The Best Peat and Sphagnum Moss for Venus Flytraps

To ensure your Venus fly trap stays alive and healthy, you need to use the appropriate soil. Venus fly traps are very sensitive the nutrients present in most standard potting mixes, like Miracle-Gro. Such soil will kill the plant very quickly.

To plant Venus fly traps, you will need to buy pure peat or sphagnum moss without additives to use as the potting media.

Not all peat for sphagnum moss is completely pure and can therefore be unsuitable for Venus fly traps. Watch out for signs that nutrients are present in the media, the moss should not have “fertilizers added” or be “enriched”.

These are some great options to buy for peat and sphagnum moss you can purchase online and sometimes in gardening stores:

You might find a cheaper option on local gardening stores, make sure you buy pure moss (no MiracleGro ;))

Once you have selected a moss, I would recommend to also get some silica sand or perlite to combine with the moss.

Venus fly traps can grow healthy is pure peat or sphagnum moss. However, the lack of perlite or silica sand for drainage of aeration can cause rotting, and slow down growth.

The moss with preserve humidity for your plant and the sand or perlite will help prevent rot, helping with aeration, drainage, and preventing compression. The perlite and silica sand also need to be completely pure without minerals or fertilizers.

A practical option is to buy already made carnivorous plant soil that usually comes with a type of moss a drainage agent.

Making carnivorous plant media for your Venus fly traps is extremely easy once you have all the correct ingredients. Here are some recipes you can follow:

  • 4:1 or 2:1 ratio of peat moss and perlite
  • 4:1 or 2:1 ratio of peat moss and silica sand
  • 4:1 or 2:1 ratio of sphagnum moss and perlite
  • 4:1 or 2:1 ratio of sphagnum moss and silica sand

The ratios are an approximation, there is no need to be ultra precise 🙂

Sphagnum vs Peat Moss for Venus Fly Traps: Best Alternative

Both pure peat and sphagnum moss are suitable for fly traps as they provide enough moisture for the plant.

Choosing either of them can provide some slight benefits and challenges listed here:

Moss TypeProsCons
Peat MossEasy to handle as it resembles regular potting soilIt can get compacted easily if you water from the top
You will often lose some of the media through the drainage holes
Sphagnum MossProvides significant aeration and prevents soil compressionMore difficult to put Venus fly traps properly.

Personally I has better luck with peat as soil compression is not an issue when you mix peat moss with perlite and water your plants from the bottom.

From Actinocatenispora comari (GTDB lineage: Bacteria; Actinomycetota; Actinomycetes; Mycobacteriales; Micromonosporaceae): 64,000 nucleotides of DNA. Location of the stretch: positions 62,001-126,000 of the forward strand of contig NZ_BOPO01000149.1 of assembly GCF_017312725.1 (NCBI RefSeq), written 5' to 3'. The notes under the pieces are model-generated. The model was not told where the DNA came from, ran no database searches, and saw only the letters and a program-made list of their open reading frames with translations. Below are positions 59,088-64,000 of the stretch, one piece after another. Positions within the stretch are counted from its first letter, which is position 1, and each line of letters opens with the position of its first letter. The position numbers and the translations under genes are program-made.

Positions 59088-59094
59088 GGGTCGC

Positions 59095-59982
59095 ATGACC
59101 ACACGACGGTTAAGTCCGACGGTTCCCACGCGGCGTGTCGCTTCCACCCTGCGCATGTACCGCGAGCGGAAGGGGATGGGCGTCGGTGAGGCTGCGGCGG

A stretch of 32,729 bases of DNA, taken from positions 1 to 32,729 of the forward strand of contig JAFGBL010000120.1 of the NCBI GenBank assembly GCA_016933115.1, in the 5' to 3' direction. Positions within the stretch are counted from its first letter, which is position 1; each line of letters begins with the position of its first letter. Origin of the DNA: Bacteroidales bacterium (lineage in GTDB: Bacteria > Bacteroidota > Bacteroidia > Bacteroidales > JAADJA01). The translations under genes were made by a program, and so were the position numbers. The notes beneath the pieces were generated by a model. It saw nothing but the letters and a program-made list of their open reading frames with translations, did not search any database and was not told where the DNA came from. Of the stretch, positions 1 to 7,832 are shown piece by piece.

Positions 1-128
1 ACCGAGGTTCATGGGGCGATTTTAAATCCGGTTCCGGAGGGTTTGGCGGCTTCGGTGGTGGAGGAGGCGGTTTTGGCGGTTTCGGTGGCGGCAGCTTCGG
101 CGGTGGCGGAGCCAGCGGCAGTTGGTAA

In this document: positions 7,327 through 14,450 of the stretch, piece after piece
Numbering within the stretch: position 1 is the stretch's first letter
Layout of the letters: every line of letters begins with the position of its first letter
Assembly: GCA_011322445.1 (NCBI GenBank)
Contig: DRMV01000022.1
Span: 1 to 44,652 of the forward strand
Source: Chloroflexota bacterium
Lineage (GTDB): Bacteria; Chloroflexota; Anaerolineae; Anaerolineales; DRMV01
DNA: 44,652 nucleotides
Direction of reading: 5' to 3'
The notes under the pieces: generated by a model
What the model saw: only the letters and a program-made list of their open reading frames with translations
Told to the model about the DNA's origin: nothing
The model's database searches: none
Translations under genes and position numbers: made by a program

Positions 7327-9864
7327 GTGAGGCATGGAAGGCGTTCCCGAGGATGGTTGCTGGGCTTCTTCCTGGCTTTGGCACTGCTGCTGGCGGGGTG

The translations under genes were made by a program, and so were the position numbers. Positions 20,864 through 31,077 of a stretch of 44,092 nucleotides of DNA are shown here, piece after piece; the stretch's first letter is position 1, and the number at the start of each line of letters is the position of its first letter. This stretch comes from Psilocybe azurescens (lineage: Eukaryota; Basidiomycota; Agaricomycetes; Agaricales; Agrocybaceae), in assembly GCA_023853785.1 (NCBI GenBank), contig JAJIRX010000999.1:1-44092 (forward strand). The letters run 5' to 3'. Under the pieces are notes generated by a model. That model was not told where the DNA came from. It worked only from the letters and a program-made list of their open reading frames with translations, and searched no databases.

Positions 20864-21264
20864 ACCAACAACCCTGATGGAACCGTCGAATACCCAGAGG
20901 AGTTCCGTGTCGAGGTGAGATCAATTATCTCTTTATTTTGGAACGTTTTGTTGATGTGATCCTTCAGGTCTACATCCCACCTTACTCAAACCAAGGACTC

As a beginner, peat moss combined with perlite at a 1:1 ratio is the optimal alternative as it is easier to pot a Venus fly trap plant without making any mistakes, like leaving empty gaps in the media. It will also help drain excess water if overwatering is an issue.

How to Plant a Venus Fly Trap

New Venus fly trap should be repotted to a tall container after buying them and once a year to keep the soil in a healthy state. The video and instructions below cover the detail process of how to plant a Venus fly trap:

What you will need:

  • Pure water such as distilled water, reverse osmosis water or rainwater.
  • A tall pot of a suitable material (glazed ceramic or plastic). These pots are great for Venus flytraps: in a new tab.
    • Pot diameter: 4 to 5 inches (10.5cm – 12.7 cm)
    • Optimal pot depth: 6 inches (15.24 cm)
  • Carnivorous plant soil

Venus Fly Trap Potting Instructions:

  1. Place the soil in a container and moisten it with the water until it is almost saturated. 
  2. Place the soil inside the selected plant pot.
  3. Make a vertical hole in the center of the ground. Try to make a hole that is at least 3 inches in depth.
  4. Carefully grab the Venus flytrap from the top of the bulb.
  5. Introduce the roots of the plant in the hole
  6. Make sure the pint/white section of the bulb will be underground. The bulb is very sensitive to light and extreme temperatures. It should always remain underground.
  7. Use your finger to push the soil together and tighten the plant.
  8. Water the plant slightly to make sure the soil is moist, but not swamped. You can use a misting bottle to avoid moving the ground.
  9. If the plant was shipped to you, it has been in a dark box for a few days. Slowly introduce it to some sunlight. Start with a few hours of light and progress into an optimal amount of 12 hours.
  10. In the next weeks, avoid additional stress to your plant. Do not feed it, do not fertilize it, and do not play with the traps. It takes the plant a few weeks to settle in the new environment.

Recommended Products for Growing Carnivorous Plants

Finding the best pots, lights, and soil for carnivorous plants is difficult. I have grown carnivorous plants for over 5 years, and these are the products I use. The links will take you to Amazon to view the prices and full specs:


My name is Nelly, and I am the owner of Venus Flytrap World. Growing carnivorous plants has been a very unique and rewarding experience for me. A few years ago, I started growing Venus flytraps and experimenting with other carnivorous plant species. I have done tons of research to perfect my setup and care practices. In this site, I share everything I have learned.

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